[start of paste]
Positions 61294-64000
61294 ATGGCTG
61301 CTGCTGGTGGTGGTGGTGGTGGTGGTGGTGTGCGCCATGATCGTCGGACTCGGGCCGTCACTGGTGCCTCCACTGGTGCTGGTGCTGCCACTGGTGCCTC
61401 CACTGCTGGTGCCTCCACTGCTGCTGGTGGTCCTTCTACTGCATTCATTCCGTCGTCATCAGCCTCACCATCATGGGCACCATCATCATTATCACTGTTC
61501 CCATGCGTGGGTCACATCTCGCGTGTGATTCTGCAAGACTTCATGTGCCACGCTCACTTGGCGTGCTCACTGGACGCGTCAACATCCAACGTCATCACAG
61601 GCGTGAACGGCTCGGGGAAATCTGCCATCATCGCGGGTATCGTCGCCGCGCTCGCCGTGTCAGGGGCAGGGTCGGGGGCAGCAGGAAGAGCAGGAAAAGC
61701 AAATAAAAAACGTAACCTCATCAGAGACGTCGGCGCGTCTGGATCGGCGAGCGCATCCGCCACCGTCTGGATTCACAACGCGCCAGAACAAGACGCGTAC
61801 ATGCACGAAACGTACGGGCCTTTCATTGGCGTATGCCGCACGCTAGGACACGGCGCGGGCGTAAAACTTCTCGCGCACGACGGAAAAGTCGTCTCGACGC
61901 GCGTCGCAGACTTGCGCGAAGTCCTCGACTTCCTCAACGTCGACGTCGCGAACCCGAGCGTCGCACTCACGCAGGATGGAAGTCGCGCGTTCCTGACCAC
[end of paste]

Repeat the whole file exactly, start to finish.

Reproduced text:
Positions 61294-64000
61294 ATGGCTG
61301 CTGCTGGTGGTGGTGGTGGTGGTGGTGGTGTGCGCCATGATCGTCGGACTCGGGCCGTCACTGGTGCCTCCACTGGTGCTGGTGCTGCCACTGGTGCCTC
61401 CACTGCTGGTGCCTCCACTGCTGCTGGTGGTCCTTCTACTGCATTCATTCCGTCGTCATCAGCCTCACCATCATGGGCACCATCATCATTATCACTGTTC
61501 CCATGCGTGGGTCACATCTCGCGTGTGATTCTGCAAGACTTCATGTGCCACGCTCACTTGGCGTGCTCACTGGACGCGTCAACATCCAACGTCATCACAG
61601 GCGTGAACGGCTCGGGGAAATCTGCCATCATCGCGGGTATCGTCGCCGCGCTCGCCGTGTCAGGGGCAGGGTCGGGGGCAGCAGGAAGAGCAGGAAAAGC
61701 AAATAAAAAACGTAACCTCATCAGAGACGTCGGCGCGTCTGGATCGGCGAGCGCATCCGCCACCGTCTGGATTCACAACGCGCCAGAACAAGACGCGTAC
61801 ATGCACGAAACGTACGGGCCTTTCATTGGCGTATGCCGCACGCTAGGACACGGCGCGGGCGTAAAACTTCTCGCGCACGACGGAAAAGTCGTCTCGACGC
61901 GCGTCGCAGACTTGCGCGAAGTCCTCGACTTCCTCAACGTCGACGTCGCGAACCCGAGCGTCGCACTCACGCAGGATGGAAGTCGCGCGTTCCTGACCAC